Male Underachievement in High School Education in Jamaica, Barbados, and St. Vincent and the Grenadines
In addressing the issue of male underachievement, the book challenges the popularly held assumption that boys fail because girls achieve. Rather than blaming Caribbean females for male underachievement, the book locates male educational performance in the historical context of Caribbean gender relationships, and structural constraints on the development of Caribbean gender identities.UNICEF and the Institute of Social and Economic Research funded the research on gender and Caribbean high school achievement upon which this book is based. Odette Parry and her colleagues conducted extensive in-depth interviews and participant observation research at schools in Jamaica, Barbados, St Vincent and the Grenadines. After providing the research background and acknowledging the effect of the interviewers' cultural differences, Parry discusses key findings in the areas of gender expectations, verbal discipline, male role models, coeducation vs. single-sex schools, gender socialization, and sex/gender identity development.
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Background to the Research
The Issue of Male Role Models
SexGender Identity Development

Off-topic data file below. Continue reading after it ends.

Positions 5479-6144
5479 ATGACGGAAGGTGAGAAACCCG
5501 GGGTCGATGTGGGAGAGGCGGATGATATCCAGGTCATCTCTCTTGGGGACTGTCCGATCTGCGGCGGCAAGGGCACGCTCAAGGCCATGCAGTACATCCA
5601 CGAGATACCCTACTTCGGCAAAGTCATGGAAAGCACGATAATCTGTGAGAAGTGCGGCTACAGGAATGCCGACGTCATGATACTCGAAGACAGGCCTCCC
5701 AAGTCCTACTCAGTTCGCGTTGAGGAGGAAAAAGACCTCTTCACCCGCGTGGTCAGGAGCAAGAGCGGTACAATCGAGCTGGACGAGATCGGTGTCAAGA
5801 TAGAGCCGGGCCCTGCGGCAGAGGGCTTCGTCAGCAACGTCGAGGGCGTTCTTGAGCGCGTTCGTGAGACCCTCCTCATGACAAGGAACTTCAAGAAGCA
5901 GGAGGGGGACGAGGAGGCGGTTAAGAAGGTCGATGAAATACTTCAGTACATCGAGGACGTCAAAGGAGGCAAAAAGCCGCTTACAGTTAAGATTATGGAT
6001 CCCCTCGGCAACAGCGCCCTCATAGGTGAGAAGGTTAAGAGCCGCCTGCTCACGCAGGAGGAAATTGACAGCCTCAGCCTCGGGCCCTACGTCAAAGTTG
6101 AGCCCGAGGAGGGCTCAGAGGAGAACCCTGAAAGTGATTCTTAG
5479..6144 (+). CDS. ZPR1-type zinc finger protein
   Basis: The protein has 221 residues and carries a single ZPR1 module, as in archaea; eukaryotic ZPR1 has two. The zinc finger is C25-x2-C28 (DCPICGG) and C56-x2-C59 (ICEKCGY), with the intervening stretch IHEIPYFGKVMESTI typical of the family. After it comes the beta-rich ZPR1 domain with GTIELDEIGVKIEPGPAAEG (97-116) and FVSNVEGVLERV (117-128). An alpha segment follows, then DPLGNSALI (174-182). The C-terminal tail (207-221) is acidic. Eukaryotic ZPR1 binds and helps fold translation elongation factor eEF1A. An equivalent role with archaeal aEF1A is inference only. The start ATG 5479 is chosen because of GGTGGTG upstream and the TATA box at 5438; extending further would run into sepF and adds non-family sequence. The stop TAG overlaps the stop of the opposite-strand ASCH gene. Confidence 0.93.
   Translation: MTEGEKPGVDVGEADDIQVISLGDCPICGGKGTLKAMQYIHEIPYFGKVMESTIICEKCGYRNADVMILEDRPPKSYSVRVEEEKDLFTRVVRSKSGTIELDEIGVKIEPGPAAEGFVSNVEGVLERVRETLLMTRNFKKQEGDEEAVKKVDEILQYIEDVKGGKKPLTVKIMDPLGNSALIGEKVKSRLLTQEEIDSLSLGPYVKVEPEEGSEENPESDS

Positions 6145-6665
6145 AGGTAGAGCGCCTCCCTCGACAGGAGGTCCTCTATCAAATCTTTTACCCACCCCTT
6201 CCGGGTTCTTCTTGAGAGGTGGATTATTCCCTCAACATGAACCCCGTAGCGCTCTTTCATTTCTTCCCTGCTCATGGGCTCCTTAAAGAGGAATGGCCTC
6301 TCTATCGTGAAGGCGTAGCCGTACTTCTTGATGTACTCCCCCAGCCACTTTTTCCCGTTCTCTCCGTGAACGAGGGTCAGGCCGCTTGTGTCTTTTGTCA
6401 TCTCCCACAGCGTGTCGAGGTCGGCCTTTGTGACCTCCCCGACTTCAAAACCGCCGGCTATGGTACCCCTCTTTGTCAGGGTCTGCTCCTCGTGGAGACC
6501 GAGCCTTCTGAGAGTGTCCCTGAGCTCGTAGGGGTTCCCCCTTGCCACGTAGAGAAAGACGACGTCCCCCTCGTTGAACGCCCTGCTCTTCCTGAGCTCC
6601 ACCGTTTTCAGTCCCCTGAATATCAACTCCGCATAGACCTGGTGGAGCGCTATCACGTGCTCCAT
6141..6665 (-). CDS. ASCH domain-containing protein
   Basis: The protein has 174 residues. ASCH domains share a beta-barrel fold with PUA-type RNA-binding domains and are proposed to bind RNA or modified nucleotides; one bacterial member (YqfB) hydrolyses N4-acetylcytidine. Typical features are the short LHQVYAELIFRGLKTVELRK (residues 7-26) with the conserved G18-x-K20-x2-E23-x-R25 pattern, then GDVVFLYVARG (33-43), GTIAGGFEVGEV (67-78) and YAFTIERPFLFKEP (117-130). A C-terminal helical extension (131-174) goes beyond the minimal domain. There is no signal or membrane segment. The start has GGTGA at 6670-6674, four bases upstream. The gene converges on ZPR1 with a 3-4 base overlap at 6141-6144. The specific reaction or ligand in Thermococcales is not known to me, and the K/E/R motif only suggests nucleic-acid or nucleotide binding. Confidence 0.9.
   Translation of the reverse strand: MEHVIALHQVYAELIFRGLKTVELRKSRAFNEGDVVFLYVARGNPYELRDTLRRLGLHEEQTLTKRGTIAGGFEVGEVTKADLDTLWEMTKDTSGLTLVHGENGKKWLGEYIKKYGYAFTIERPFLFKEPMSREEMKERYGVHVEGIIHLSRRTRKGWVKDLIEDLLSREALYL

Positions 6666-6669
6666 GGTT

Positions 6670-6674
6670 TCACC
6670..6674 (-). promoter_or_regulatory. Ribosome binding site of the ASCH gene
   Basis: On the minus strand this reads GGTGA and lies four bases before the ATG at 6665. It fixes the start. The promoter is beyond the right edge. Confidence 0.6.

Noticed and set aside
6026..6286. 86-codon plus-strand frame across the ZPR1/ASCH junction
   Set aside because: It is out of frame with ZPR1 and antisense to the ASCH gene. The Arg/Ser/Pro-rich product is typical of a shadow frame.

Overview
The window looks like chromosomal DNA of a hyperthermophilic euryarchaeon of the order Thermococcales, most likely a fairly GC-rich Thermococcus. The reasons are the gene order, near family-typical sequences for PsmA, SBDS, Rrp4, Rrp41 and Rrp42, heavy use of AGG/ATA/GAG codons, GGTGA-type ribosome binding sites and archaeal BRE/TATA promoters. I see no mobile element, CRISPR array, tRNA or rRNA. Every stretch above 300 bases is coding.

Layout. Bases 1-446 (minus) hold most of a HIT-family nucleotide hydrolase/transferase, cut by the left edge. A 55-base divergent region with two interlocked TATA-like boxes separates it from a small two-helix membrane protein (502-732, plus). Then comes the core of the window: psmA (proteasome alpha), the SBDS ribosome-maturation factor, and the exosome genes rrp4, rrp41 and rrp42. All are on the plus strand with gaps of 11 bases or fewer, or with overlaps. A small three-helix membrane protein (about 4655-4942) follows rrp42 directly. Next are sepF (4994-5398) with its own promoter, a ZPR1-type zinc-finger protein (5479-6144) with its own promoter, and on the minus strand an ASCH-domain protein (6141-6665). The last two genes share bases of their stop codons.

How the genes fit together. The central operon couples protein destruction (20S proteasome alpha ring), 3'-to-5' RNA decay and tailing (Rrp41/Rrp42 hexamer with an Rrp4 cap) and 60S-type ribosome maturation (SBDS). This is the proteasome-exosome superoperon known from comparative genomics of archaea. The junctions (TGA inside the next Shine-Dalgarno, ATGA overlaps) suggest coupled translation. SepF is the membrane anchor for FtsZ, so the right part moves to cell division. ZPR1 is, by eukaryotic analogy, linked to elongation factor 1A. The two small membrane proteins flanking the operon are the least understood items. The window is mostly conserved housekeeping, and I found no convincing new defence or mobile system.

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academic achievement attitudes Barbadian Barbados better black males Caribbean females Caribbean males Caribbean Masculinity classroom behaviour cultural expectations dancehall data collection described educa educational motivation educational performance educationally English experiences female peers female pupils female students female teachers femininity fourth form Furthermore gender differences gender identity gender responses gender socialization gender-appropriate subjects gender-related girls guidance counsellors head teachers high school Homophobia homosexuality implications interac interaction issues leaving school macho male educational male peers male pupils male sex/gender identity male students male teachers male underachievement males and females nerdish occupational structure participants particularly patois policies problems qualitative researchers reflect cultural reinforced relationships respondents felt role models rural coeducational school sarcasm and ridicule school in Jamaica selected single sex education single sex schools sissyish St Vincent subject areas teachers interviewed teaching technical drawing theoretical sampling three territories urban boys verbal discipline West Indies whereas women World Bank